Reflecting on Question 6
Feeling good. The ultimate superfood. The alternative exercise. The long-lasting effect. The immersive experience. Feeling good is the holy grail of the world around us. No judgment from me on what you might have tried so far: I’ve probably done the same, and honestly, I might have stayed under the influence of the illusion longer.
And all the paths are valid as long as you’re not violating anyone’s boundaries. We go out on the streets and browse on our screens, reaching out for that ‘goodness’ feeling. So much of what’s shared and discussed is on the people who are feeling good, what you can do to feel good for ‘longer’ and how you can help other people and the planet through doing the things that make you feel good. And obviously, the myth busters always have a claim for the next thing that will make you feel better.
Well, may be it’s time that we question the first assumption here. What if the truly good feeling is not sourced from outside, but inside?
What if this idea is worth a deeper personal exploration, by experiencing whether it is true or not? A few minutes of inquiry into your day at night reveals what no one can guide you into. If you’re open to hearing yourself rather than giving into distraction, when you no longer remain in the familiar noise, you get a hint of who you are. Priceless.
After such a night with a quiet mind, this post was inspired by a sunny spring day where I felt the lightness and light of sunshine in myself. And it was meant to be a way for me to journal on what makes my body and heart move. Things to do, faces, places and more. I started listing: sunsets with love and a bottle of wine, the next 50 pages of a book touching my soul, my mum singing random songs to me on the phoneand closing your eyes and listening to the sea.
As the list went on, I started to include things that are not necessarily ‘pleasant’ but made me feel alive and human. Remembering laughters with a long lost friend, an evening time where I sat down watching people in park with the feeling of release after tense months and this moment — listening to music and putting ‘myself’ out there in my words.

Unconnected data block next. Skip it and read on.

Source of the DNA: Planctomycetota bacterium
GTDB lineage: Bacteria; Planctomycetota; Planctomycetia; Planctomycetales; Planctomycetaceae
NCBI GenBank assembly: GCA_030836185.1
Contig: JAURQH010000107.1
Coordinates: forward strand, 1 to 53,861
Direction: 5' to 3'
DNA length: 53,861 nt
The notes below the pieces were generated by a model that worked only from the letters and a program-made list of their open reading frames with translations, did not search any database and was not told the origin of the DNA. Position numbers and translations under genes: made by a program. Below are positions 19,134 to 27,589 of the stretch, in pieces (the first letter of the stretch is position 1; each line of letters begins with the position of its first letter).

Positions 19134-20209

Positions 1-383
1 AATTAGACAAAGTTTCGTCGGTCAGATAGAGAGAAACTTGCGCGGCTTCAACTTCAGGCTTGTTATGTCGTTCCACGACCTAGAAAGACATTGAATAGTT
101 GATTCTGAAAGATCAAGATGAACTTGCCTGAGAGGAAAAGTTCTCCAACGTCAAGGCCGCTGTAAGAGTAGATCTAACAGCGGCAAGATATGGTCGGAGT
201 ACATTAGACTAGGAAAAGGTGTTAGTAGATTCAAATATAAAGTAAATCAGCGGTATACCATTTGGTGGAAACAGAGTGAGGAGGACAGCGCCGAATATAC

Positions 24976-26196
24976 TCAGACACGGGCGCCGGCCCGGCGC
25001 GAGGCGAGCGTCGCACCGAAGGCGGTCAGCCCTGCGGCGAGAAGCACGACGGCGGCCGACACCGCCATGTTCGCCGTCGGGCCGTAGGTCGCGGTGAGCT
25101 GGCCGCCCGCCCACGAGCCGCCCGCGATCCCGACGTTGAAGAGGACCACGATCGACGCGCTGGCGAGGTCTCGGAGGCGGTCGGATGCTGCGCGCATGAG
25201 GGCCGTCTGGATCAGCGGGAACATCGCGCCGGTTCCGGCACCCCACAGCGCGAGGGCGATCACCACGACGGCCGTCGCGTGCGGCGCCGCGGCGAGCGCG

When you actually start a curious search, this list continues to morph into ‘true and beautiful’ moments. Not the most cheerful, not the most glamorous or full of pleasure one. On the contrary, these moments are an expression of our true selves, whatever the circumstances are. Bursting into laughters at a silly joke after a tense family gathering during tough times — these are the moments where you are glad to be alive, without demanding that life serves your desires. During the afterglow of a celebration, the stillness that triggers mixed feelings — these are the moments where you know that your life is changing and you’ve had to let go of things and people. This was the only way to be YoU.
And this is exactly why no one else can give us the recipe for our true and beautiful moments, even if we desperately wanted to get away with a convenient solution.
“The truest, most beautiful life never promises to be an easy one. We need to let go of the lie that it’s supposed to be.” ― Glennon Doyle, Untamed
As I close this story today, I feel that I need to repeat the raison d’etre of my writing. I believe in the immense power of hearing stories that resonate with us and how these stories encourage and change us. This is what Glennon did for me with Untamed : I reinforced my belief that I’m the one to decide on the true and beautiful life.
“You are here to decide if your life, relationships and world are true and beautiful enough for you. And if they are not and you dare to admit they are not, you must decide if you have the guts, the right — perhaps even the duty — to burn to the ground that which is not true and beautiful enough and get started building what is.” ― Glennon Doyle, Untamed
I know I’ll continue to write with this intention in mind.